The Haywood Regional Medical Center’s Emergency Room presented a veneer of composure designed to calm the most turbulent of souls to enter. Max had already been transported to an assessment and treatment area reserved for patients who needed the quickest intervention, when Sophia managed to pull an increasingly befuzzled Lily through the doors. Sophia was no stranger to chaos, but the current multiple situations had her scrambling to prioritize. A pleasant young woman smiled at her from behind a desk rendering Sophia speechless for a moment
“May I help you?”

Calm down, Sophie. She could hear Elliot’s voice in her head. Think! Max, Amanda, call Millie and the rest of the Carnes tribe. First, answer this young woman who waited patiently and expectantly for Sophia’s response, evidently well trained for her job and familiar with the confusion of family and friends. Sophia swallowed and tried not to rush her words.

“Yes, my name is Sophia Winchester and this is Lily Carnes.” She drew the trembling Lily closer to her. “We were traveling and Max, Max Carnes, Lily’s husband had a seizure. He arrived by ambulance a few minutes ago.”

The young woman nodded, looking at her computer screen and started to speak when Sophia rushed on
“And, a young girl Amanda Carmichael who was traveling with us may have been abducted at the rest stop.” Abducted or running away, she’s a child, Sophia thought. “She’s only 14 and I saw her being lifted into a truck by a man. I am very concerned about her. She’s rather . . .uh, uh . . .unstable.”

With only the briefest hint of confusion the attendant picked up the phone checked a number and dialed. She met Sophia’s eyes.

“I’ll get the State Police here so you can give them the information. Do you have a picture of her?”

“Yes. There are some snapshots in the suitcases.”

“Where is this place? I don’t like it here. I want to go home.” Lily moaned and wrestled against Sophia’s hold. The attendant, MARCY, according to her identification badge, shifted her eyes sympathetically between Sophia and Lily while speaking to the dispatcher. Hanging up, she looked back to the computer screen.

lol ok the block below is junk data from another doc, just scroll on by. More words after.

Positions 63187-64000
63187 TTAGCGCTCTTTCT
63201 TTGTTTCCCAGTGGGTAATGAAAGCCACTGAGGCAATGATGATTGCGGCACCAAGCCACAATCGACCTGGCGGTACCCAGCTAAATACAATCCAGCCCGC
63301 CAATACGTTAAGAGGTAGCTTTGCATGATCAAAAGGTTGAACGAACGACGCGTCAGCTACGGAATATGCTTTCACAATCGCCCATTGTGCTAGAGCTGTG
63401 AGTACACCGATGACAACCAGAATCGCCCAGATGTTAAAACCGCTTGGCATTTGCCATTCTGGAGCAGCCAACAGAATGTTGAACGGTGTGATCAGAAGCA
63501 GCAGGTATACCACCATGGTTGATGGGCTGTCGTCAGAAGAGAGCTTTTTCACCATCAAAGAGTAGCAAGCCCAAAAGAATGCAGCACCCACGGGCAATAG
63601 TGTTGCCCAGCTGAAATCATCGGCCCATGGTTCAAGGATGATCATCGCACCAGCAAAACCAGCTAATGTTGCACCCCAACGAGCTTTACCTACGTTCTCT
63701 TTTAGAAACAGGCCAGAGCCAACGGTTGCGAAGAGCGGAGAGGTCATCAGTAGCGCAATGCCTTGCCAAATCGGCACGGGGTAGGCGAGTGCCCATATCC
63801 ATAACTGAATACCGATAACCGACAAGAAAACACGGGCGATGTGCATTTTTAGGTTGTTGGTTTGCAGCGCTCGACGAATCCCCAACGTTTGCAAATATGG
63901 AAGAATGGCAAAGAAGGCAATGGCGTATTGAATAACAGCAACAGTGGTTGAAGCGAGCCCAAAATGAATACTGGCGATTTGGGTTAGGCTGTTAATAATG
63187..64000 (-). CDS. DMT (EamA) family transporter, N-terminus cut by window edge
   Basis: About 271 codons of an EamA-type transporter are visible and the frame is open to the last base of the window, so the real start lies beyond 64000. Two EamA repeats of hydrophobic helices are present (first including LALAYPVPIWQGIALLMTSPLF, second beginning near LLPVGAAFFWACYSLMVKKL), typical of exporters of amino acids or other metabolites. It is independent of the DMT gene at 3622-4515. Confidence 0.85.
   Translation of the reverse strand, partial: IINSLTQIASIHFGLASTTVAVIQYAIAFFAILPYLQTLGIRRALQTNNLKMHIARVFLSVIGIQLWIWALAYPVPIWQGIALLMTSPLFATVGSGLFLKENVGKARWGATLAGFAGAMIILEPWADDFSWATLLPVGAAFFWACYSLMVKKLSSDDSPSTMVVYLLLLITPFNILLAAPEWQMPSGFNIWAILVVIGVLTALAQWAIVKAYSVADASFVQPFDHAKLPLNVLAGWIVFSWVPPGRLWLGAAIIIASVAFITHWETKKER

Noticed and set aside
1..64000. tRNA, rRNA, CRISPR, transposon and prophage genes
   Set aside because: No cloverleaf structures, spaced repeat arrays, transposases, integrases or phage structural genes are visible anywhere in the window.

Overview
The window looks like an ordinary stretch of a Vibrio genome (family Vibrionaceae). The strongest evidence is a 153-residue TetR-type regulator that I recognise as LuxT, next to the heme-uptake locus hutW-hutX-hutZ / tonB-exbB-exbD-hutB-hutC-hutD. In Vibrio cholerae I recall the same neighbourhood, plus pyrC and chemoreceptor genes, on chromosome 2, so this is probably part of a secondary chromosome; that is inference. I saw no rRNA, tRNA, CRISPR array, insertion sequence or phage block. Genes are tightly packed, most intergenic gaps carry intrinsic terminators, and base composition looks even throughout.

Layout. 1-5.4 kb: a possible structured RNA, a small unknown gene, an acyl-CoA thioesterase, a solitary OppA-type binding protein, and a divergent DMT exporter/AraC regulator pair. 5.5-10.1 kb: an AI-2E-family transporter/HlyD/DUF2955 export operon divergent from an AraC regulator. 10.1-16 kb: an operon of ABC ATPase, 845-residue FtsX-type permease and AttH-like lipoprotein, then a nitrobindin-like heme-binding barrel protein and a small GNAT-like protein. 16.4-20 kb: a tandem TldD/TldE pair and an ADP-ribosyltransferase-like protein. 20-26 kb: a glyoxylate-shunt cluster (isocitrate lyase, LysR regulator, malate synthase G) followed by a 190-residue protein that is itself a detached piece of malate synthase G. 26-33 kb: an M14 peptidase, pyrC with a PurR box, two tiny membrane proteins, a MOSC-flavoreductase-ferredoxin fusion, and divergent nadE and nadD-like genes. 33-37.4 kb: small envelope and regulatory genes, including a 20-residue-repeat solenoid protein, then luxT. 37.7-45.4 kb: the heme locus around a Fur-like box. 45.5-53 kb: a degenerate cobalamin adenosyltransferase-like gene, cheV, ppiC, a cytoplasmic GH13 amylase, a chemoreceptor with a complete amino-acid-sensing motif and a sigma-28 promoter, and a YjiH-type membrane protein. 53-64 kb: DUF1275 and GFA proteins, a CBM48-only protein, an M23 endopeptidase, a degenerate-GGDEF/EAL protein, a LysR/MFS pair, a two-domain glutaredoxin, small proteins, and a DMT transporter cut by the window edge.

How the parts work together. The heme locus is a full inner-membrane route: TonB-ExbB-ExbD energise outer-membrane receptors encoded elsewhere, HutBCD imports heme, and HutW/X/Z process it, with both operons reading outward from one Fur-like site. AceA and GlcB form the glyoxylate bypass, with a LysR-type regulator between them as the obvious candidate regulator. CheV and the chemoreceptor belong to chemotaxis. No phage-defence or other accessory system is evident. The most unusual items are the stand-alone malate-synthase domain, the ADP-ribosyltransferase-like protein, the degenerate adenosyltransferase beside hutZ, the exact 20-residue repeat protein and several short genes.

“A trooper will be here shortly, so you may want to go get the photo. Mr. Carnes is in ER room 1B. I’ll call back there and let the staff know you’re here. Someone will be out shortly to talk to you.”

“Thank you, Marcy.” She turned to head for the car then remembered, “Marcy, I need to call Mr. Carnes family. May I use my cell phone in here?”

“Here in the lobby, but not back in the ER rooms.”

“Thanks, you’ve been very helpful.”

“Sure, no problem,” Marcy said, then, “Would you like for me to get Mrs. Carnes settled, while you go to the car? We aren’t very busy right at the moment. I’ll just call back there and check and then I can sit with her for a few minutes.”

Sophia calmed down at the offer. She would write a note to Marcy’s supervisor praising her. The Lord never promised there wouldn’t be turbulence in this life, but he had promised peace in the storm. Right then for Sophia the Lord’s peace had a name and it was Marcy. The girl deserved a gold medal, but a letter to her supervisor would have to do.

“Thank you, Marcy that would be very helpful. You’re a blessing.”

Marcy flashed a smile and took Lily’s arm guiding her gently to a couch in the waiting area.

The piercing bleep, bleep, bleep of the emergency broadcast signal blasted through Tim McGraw’s voice from the radio setting off a chain reaction in the cab of Dave’s truck. Dave, who had been balancing a container of coffee in one hand while smoking a cigarette with the other, spilled coffee on one leg. Scrambling to set the cup on the dash and tend to his burning leg, he dropped the cigarette in his lap and screamed obscenities so loud that he nearly failed to negotiate a curve on the mountainous interstate. “What the . . .?” Ray bellowed from the sleeper unit as Dave overcompensated and the large rig rocked violently on the road. In the confusion the emergency announcement passed, but the bleeping started again almost instantly and both men heard it the second time.

“An AMBER ALERT has been issued. At approximately 11:30 AM Eastern Daylight Time today, a fourteen year old female was seen entering a tractor trailer cab at the 1st East bound Rest Stop on Interstate 40 in North Carolina. The name of the victim is Amanda Carmichael. Her potential abductor is described as a white male wearing blue jeans and a white T-shirt driving a white tractor-trailer rig traveling east on Interstate 40. The victim is described as 5’2’’ tall, approximately 110 pounds with sandy brown hair pulled back in a ponytail. She has blue eyes. At the time of the incident she was wearing blue jeans and blue long sleeved T-shirt top. Please be on the look out for . . .”

Dave snapped off the radio. Sweat beaded on his face. Ray muttered. The crackling of the CB radio momentarily was the only sound inside the confines of the truck. Dave broke the silence first.